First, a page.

New answers tagged

-1

Have you thought about taking her to a psychiatrist or psychologist? It sounds very clear that she doesn't do this to act out or get attention, she might just have adhd or another neurodivergency if it’s not a mental health issue. Sometimes it’s hard to understand that some people will never live up to your neurotypical standards because they just think ...


3

What you consider appropriate will be a personal decision, but Common Sense Media reviews for the movie based on the musical consider it appropriate for 14+ (by the website itself) or 10+/11+ (by parents/kids). They specifically mention low to moderate levels of violence, bad language, sex, and drinking/drug use/smoking. They also mention it's quite long. ...


1

I have a 5-year-old daughter and she would often get upset when it was time to get ready for bed, clean up her toys, etc. Time outs or taking toys away didn't motivate her at all to change her behavior, so we decided to implement a behavior chart. The idea behind a behavior/sticker chart is that people will do difficult (or even unpleasant) things if they ...


0

Obedience is not about respect, obedience is about fear. Fear of the consequences, even if it is just disappointing someone your respect. If you want obedience you have to make her fear. OTOH, if you want her to do it on her own because it’s the right thing to do, don’t expect her to do it just because you said so, and accept it when she doesn’t. Accepting ...


2

Follow the 3:1 rule. Attempt to have at least 3 positive interactions for every 1 negative one. And yes, that can be exhausting and isn't easy. If you need the kid to brush her teeth or comb her hair, having a huge supply of good feeling helps a lot. For brushing teeth, concretely: Talk to them about why you brush your teeth. Either because they are "...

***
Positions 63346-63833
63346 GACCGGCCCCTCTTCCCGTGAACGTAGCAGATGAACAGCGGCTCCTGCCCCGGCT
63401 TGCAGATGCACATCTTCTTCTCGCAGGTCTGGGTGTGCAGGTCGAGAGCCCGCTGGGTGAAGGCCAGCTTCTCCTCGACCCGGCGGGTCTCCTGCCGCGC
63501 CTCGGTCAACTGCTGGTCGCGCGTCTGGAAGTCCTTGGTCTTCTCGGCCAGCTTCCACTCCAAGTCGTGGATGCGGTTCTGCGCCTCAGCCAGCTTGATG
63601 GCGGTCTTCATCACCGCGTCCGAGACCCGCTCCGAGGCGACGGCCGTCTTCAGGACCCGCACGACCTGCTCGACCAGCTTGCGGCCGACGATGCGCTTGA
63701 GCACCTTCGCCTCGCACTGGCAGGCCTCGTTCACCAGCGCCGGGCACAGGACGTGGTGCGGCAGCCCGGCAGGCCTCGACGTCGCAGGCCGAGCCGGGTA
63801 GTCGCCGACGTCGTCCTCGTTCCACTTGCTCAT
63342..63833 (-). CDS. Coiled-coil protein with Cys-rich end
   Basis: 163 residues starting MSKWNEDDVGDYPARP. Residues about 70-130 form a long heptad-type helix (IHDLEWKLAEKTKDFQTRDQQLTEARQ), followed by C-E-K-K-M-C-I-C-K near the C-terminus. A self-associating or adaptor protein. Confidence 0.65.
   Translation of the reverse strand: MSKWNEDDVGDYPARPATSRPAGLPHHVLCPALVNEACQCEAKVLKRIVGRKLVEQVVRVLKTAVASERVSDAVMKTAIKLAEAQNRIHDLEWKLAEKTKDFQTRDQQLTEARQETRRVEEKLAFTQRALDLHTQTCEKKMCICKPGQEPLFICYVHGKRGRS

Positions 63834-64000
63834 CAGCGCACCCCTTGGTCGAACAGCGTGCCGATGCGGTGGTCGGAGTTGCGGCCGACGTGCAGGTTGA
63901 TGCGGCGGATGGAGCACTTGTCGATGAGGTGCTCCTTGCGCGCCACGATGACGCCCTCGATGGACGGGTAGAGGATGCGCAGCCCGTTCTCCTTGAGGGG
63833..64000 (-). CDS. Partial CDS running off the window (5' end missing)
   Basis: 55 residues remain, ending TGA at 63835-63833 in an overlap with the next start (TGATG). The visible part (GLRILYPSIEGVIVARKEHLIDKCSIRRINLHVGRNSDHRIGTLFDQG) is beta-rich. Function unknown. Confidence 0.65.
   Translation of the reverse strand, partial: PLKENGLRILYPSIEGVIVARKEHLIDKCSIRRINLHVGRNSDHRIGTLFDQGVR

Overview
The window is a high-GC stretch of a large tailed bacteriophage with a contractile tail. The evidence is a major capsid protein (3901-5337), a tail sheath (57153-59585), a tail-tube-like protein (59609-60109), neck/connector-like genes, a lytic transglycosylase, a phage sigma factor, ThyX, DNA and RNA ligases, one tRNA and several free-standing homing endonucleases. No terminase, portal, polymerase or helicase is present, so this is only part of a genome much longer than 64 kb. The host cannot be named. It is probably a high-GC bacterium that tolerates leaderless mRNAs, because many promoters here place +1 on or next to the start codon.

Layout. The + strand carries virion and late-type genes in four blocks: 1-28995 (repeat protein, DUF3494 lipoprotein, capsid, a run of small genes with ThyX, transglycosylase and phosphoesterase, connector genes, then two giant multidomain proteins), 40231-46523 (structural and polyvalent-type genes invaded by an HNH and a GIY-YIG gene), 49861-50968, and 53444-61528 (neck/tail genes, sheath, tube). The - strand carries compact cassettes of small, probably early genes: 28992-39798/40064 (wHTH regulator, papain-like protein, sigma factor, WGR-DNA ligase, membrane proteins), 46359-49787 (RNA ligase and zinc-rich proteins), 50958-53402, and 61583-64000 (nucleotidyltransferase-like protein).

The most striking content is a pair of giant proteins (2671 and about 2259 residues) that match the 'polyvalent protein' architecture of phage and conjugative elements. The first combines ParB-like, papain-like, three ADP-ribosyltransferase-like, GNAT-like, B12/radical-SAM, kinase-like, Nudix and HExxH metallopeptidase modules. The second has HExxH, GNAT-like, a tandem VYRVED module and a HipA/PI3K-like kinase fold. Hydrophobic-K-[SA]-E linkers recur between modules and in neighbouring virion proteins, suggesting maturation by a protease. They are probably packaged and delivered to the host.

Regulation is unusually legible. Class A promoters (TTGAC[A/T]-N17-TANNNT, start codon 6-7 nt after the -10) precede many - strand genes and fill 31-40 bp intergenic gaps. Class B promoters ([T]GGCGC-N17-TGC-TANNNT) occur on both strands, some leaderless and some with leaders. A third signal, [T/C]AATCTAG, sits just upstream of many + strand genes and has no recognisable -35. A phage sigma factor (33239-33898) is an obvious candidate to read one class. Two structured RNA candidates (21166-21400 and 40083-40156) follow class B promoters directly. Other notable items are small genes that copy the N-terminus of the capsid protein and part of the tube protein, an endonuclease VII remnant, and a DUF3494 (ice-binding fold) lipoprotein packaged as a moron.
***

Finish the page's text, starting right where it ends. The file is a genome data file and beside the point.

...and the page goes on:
9

When my kids went through this stage (they all do; you did as well, I expect) I had a good method. We did it together. "Now we'll all brush our teeth. Who wants green toothpaste?" "Time for shoes. I'll do your shoelaces if you do mine."


2

As all others said: a warm welcome to parenthood. Don't discount the possibility of not doing anything at all. You do not mention it in your question, but your sister may well be under pressure from the fact that your mother is away for a long time (maybe for the first time in your sister's live). Even if it's not obvious and she's not talking about it, that ...


21

As a father of a now 15 year old boy I have the following advice that seemed to work well: Don't enter power struggles. That's hard already for parents; it is probably harder for a big sister. You are the stronger one of two siblings, and when you both were younger you probably had to protect your stuff from her. But power struggles are pointless, annoying, ...


7

Welcome to parenthood, good fun, isn't it? Firstly, don't beat yourself up about "not being the best big sister". You'e probably doing just fine. I wouldn't go for the respect angle anyway. In fact, I wouldn't even try to be her parent, be her older sister, with emphasis on "sister". She probably looks up to you anyway, more than you ...


51

You're in a complicated position, but if it helps, so are most of us parents! What works will likely be the same sort of thing that works for me with my eight year old. Treat her like an adult, for the most part. Talk to her at your level — instead of acting like she's a child. There's nothing wrong with offering to spend more time with her to get her to ...


0

It may just be a fashion choice, she may be trying to figure out what feel like her it’s not always a bad thing when your child does something out of your comfort zone especially in her early and teen years, and if you do get a professional make sure it someone she feels comfortable with and that she can trust because otherwise it will make things worse, I ...


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